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The Scarlet & Black

The Scarlet & Black

Gillian Hemme plays three Grinnell-inspired characters

Despite comprising a large percentage of the population in the town of Grinnell, students at Grinnell College seldom get the opportunity to learn about the lives of the townspeople. Gillian Hemme ’10 is changing that through her one-woman show Clean Start, which premiered last Friday.

Hemme began writing the script for Clean Start as a MAP (Mentored Advanced Project) with Shawn Womack, Theatre, during this past summer. During the process, she interviewed around 20 people from the town about their lives, from their jobs to their general life experiences. She then started picking out small details from the stories—a couple of words or lines—and began to write monologues. Slowly, three characters—Beth, Hallie and Joyce—started to emerge, and Hemme contrived the plot of Clean Start.

“I think the interviewing process was my favorite part because I got to hear so many interesting stories and people really opened up and were so honest and so generous with their stories,” Hemme said. “I felt really honored to be trusted with that kind of truth from them.”

One of the characters, Beth, is a loyal Maytag employee who Hemme plays from before the closing of Maytag—Maytag’s headquarters in Newton, Iowa, closed in 2006, affecting hundreds of employees from Grinnell—to after the company goes under. Beth strongly believes in the integrity of the company and is sad to see the company go down. However, she perseveres after the layoff and begins to dream of a bakery and lets herself wonder about life’s possibilities.

Hallie, another character in Clean Start, is a small business owner, who must make the life changing decision of closing her store. Hallie’s situation reflects that of many businesses in town, especially in the faltering economy as of late, though Hemme explained that the economy has not affected the kindness of the business owners.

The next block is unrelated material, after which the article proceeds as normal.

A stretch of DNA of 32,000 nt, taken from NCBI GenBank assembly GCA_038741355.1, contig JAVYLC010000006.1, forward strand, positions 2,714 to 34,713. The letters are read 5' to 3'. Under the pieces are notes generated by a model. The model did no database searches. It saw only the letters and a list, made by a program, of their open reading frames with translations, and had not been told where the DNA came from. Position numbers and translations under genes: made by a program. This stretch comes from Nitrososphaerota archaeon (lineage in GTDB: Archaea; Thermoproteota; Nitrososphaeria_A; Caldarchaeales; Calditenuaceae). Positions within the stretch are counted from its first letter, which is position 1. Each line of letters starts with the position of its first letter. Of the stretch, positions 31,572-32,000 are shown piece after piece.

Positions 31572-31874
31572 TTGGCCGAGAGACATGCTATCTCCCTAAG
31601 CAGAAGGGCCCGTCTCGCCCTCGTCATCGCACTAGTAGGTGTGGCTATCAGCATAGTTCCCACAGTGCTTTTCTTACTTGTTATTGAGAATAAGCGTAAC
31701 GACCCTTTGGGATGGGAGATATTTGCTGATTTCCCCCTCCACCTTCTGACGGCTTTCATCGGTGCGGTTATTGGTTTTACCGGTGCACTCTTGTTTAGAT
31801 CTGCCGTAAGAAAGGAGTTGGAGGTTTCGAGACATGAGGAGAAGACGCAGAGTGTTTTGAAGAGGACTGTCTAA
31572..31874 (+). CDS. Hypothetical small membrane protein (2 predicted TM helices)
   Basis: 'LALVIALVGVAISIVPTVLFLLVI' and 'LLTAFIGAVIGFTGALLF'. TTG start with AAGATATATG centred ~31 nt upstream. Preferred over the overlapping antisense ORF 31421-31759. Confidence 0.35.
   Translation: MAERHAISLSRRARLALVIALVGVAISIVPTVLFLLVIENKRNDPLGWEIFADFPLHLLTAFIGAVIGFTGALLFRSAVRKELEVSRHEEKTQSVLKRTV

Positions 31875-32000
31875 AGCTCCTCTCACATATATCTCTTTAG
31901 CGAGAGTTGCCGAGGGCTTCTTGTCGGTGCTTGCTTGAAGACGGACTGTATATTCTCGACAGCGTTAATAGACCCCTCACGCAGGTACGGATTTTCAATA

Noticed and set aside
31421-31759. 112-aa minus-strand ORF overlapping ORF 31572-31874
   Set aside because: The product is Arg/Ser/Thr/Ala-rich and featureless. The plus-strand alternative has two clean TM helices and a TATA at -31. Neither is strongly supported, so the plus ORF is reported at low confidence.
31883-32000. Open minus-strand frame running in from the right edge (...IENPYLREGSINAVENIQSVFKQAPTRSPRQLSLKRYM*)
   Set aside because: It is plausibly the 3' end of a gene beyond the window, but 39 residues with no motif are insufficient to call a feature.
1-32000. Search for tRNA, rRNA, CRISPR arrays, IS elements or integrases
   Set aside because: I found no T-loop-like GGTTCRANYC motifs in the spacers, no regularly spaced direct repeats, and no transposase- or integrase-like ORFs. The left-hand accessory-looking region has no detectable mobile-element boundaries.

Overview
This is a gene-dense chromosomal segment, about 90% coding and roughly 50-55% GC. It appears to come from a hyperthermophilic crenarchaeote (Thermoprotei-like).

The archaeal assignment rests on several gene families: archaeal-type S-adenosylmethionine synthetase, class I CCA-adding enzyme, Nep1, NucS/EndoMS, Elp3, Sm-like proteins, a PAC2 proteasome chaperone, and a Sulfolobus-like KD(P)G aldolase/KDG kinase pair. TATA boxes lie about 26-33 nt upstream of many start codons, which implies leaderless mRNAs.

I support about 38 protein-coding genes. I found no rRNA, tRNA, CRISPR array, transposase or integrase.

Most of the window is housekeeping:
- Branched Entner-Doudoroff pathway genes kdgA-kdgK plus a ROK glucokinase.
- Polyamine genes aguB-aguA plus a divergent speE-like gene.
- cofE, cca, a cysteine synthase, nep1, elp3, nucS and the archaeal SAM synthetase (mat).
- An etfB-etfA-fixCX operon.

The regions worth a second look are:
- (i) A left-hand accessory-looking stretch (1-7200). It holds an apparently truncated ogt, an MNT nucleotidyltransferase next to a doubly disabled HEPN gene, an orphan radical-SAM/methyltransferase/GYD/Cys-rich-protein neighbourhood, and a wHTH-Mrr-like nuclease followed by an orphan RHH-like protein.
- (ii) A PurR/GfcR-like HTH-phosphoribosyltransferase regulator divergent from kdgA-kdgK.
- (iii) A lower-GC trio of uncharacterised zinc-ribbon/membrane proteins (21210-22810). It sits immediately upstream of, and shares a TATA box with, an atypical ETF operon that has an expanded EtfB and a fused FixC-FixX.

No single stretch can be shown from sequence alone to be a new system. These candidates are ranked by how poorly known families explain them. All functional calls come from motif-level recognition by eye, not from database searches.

“For improv we do the 24-hour marathon almost every year and I would go out and collect prizes donated from local businesses and people were always so generous,” Hemme said. “I wanted to learn more about the people who worked in town and who own these businesses.”

Perhaps the most prominent of the three characters, Joyce ages from eight to 87 during the show, as Hemme plays Joyce as an eight-year-old milk delivery girl who ends up in an unhappy marriage, then discovers her inner voice through art.

Brenna Ross ’13, assistant stage manager of the show, said the relatability of the characters is a big appeal.
“When Gillian [Hemme] plays Joyce in her eighties, [she reminds me of] a woman who lived next door to my grandmother who I called my grandma Olga,” Ross said. “So that really struck me because I identify with these characters and all of them reminded me of people I’ve known at some point in my life. They’re very real, they’re not overly theatrical in any way, everything they do, you kind of watch and say ‘yeah, I know someone like that.’”
Hemme explained that she was inspired to write Clean Start after reading Studs Terkel’s “Working: People Talk About What They Do All Day and How They Feel About What They Do” and having participated in community-oriented work previously.

“There was just so much strength in each of the individuals I talked to, to carry on and continue going forward despite setbacks and that resilience was present in the individuals,” Hemme said. “I feel like just by everyone kind of knowing everyone else there’s a lot of support built in to the fabric of the community which is really lovely to witness.”
While each of the characters emerged from the interviewees’ stories, Hemme intentionally melded the different stories to create her own characters.

“Each character is a composite of all the different people I interviewed so there’s no one-to-one match up between the interviewee and the characters,” Hemme said. “They said that they could see themselves in parts of it but they couldn’t recognize anyone else and they liked that.”

Hemme also explained that the show provided a way to relate the stories of seemingly ordinary lives to the greater Grinnell community.

“I think it’s just really nice for people whose stories you don’t necessarily get to hear all the time to have some kind of outlet, some way to have their voice be heard,” Hemme said. “It’s just been really special to be given the gift of their stories.”

Hemme will also have performances this weekend, tonight at 7 p.m. and on Sunday at 2 p.m. and 7 p.m. at the Grinnell Historical Museum—located at 1125 Broad Street in Grinnell. Though tickets sold out last week, those without tickets should be able to get in if they come around 30 minutes before the show.

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